2. The defence in the suit was that there was no negligence on the part of the master or Serang in navigating the steamer; that the steamer was following the usual steamer track and that the boat in question was in the deep navigable channel of the river and carried no light as required by the Government Regulations. The defendants pleaded non-liability for damages as claimed in the suit on the ground that the boat was kept in deep and navigable water channel, without any light on it. On the pleadings of the parties bearing upon the main case before the Court, a number of issues were raised for determination. The decision of the learned .Subordinate Judge in the Court below, on the three of these issues requires consideration in the appeal as the decree passed in favour of the plaintiffs in the suit for the amount of Rs. 4,995-7-6, against which this appeal is directed is based on the decision of those issues.

3. Issue 4. Whether the accident was due to any negligence or rashness on the part of the master and senior Serang of Section Section Brahmin in navigating his vessel.

4. Issue 5. Whether the accident was due to Narain Majhi keeping his boat in the deep navigable channel and not exhibiting any light as required by law?

5. Issue 6. Whether the plaintiffs are entitled to any damages from the defendants? If so, what is the amount of such damage?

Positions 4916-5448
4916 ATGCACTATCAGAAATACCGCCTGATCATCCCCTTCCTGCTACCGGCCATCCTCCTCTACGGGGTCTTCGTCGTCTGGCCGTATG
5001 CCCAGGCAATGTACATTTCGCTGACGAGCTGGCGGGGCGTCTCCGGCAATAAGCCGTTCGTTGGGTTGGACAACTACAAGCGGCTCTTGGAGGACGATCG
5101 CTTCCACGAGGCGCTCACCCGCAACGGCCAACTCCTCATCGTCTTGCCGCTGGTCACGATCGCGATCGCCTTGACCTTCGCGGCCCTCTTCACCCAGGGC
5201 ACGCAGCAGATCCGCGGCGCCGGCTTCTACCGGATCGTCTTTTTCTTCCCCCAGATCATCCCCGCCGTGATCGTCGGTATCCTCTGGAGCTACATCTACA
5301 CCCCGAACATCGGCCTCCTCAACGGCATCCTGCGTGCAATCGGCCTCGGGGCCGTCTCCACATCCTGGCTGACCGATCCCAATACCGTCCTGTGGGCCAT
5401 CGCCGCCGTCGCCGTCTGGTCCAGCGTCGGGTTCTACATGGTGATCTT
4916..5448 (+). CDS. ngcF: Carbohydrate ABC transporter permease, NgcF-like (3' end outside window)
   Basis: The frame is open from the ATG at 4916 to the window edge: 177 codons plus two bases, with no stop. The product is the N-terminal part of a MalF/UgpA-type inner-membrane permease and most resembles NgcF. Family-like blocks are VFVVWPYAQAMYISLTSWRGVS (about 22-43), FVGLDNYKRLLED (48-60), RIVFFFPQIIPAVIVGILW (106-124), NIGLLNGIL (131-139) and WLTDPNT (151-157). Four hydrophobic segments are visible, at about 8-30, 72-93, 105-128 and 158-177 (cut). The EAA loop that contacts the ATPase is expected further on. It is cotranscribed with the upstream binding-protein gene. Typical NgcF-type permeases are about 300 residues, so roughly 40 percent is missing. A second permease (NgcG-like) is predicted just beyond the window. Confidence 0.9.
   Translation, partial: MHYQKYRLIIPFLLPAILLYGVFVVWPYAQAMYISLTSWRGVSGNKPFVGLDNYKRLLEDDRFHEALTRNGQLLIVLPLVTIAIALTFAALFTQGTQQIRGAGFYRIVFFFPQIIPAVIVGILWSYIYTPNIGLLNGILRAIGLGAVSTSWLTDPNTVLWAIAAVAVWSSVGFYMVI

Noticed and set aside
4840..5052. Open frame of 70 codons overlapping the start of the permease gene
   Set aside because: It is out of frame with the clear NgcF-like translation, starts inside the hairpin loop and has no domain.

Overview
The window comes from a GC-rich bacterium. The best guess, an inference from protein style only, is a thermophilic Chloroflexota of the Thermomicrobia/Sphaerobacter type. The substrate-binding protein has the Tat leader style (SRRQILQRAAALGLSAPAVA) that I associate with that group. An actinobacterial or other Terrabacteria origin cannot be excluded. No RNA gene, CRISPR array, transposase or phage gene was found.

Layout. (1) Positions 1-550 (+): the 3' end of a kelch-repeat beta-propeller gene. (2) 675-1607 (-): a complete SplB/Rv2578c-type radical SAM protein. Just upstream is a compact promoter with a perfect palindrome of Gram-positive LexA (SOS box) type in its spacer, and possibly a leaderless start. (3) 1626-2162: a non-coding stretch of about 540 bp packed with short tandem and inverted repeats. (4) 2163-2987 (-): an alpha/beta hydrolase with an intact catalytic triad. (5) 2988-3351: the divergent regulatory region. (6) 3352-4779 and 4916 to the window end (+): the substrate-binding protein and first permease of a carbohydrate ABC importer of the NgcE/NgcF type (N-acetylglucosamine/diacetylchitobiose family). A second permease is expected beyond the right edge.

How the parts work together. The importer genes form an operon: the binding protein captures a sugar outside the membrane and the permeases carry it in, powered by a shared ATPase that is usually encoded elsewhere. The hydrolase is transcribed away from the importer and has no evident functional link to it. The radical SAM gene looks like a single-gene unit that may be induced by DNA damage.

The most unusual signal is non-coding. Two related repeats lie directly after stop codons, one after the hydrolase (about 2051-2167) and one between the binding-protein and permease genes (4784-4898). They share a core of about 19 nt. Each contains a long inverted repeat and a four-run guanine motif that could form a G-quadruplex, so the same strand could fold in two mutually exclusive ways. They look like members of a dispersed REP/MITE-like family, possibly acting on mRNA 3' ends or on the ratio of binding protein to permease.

6. The findings on evidence in this case documentary and oral, so far as they are material for the purpose of this appeal, may be summarised under the following three different heads: I. The Serang allowed the steamer to go beyond the usual track and got into the places used for the mooring of boats, and collided with the boat in question. The Serang or master of the steamer was not fully acquainted with the usual tract of steamers in the Patuakhali line. II. There were lights before the collision in the boat in question as also in other two boats, lying close by, as required by the Government Rules. III. The steamer clerk went to the upper deck; and he and the Serang were conversing with each other, and the talk in which they were absorbed went on until black things, i.e., the boat in question, along with other boats, were seen on the river, at a distance of 10 to 15, or 15 to 20 cubits off from the prow of the steamer, when they were first seen by them. On the evidence coming from the defendants' side, there was no fog in the river at the time of or before the collision, and that there was negligence on the part of the Serang not to see the boats when they were 300 feet or so off from the steamer. Witness 1 for the defendants deposed to the fact that things up to 200 cubits were visible; according to witness 2, things up to 150 to 200 cubits were visible. Mr. Dunn, the Marine Assistant of the defendants at the time of the accident, and who was on board the steamer at the time, deposed to these facts: There was no fog till after midnight, i.e., till after the steamer had left the place of accident. It would not be correct for anybody to say that at that time of accident there was fog. Owing to darkness objects on both sides of the river could not be seen clearly but they could be seen from 300 feet at most from the steamer.